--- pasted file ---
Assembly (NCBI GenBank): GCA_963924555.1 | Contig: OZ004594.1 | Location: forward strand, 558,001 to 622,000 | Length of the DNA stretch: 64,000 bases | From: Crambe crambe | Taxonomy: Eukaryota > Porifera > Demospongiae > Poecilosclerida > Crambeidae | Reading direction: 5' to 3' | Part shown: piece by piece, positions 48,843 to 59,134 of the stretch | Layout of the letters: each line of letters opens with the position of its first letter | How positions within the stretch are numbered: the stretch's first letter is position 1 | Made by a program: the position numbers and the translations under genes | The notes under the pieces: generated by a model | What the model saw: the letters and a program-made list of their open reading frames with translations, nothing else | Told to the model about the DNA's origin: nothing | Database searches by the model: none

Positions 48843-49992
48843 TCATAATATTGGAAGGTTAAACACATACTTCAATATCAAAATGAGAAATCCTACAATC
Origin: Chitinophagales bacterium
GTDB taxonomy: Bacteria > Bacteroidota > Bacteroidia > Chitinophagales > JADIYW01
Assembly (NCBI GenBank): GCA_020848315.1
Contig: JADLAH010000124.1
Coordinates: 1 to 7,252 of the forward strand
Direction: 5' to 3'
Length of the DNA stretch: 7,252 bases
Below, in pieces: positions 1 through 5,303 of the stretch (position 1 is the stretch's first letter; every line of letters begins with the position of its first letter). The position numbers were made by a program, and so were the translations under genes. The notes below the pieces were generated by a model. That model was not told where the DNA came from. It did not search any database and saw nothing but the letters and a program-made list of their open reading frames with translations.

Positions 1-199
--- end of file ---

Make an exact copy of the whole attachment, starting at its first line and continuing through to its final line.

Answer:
Assembly (NCBI GenBank): GCA_963924555.1 | Contig: OZ004594.1 | Location: forward strand, 558,001 to 622,000 | Length of the DNA stretch: 64,000 bases | From: Crambe crambe | Taxonomy: Eukaryota > Porifera > Demospongiae > Poecilosclerida > Crambeidae | Reading direction: 5' to 3' | Part shown: piece by piece, positions 48,843 to 59,134 of the stretch | Layout of the letters: each line of letters opens with the position of its first letter | How positions within the stretch are numbered: the stretch's first letter is position 1 | Made by a program: the position numbers and the translations under genes | The notes under the pieces: generated by a model | What the model saw: the letters and a program-made list of their open reading frames with translations, nothing else | Told to the model about the DNA's origin: nothing | Database searches by the model: none

Positions 48843-49992
48843 TCATAATATTGGAAGGTTAAACACATACTTCAATATCAAAATGAGAAATCCTACAATC
Origin: Chitinophagales bacterium
GTDB taxonomy: Bacteria > Bacteroidota > Bacteroidia > Chitinophagales > JADIYW01
Assembly (NCBI GenBank): GCA_020848315.1
Contig: JADLAH010000124.1
Coordinates: 1 to 7,252 of the forward strand
Direction: 5' to 3'
Length of the DNA stretch: 7,252 bases
Below, in pieces: positions 1 through 5,303 of the stretch (position 1 is the stretch's first letter; every line of letters begins with the position of its first letter). The position numbers were made by a program, and so were the translations under genes. The notes below the pieces were generated by a model. That model was not told where the DNA came from. It did not search any database and saw nothing but the letters and a program-made list of their open reading frames with translations.

Positions 1-199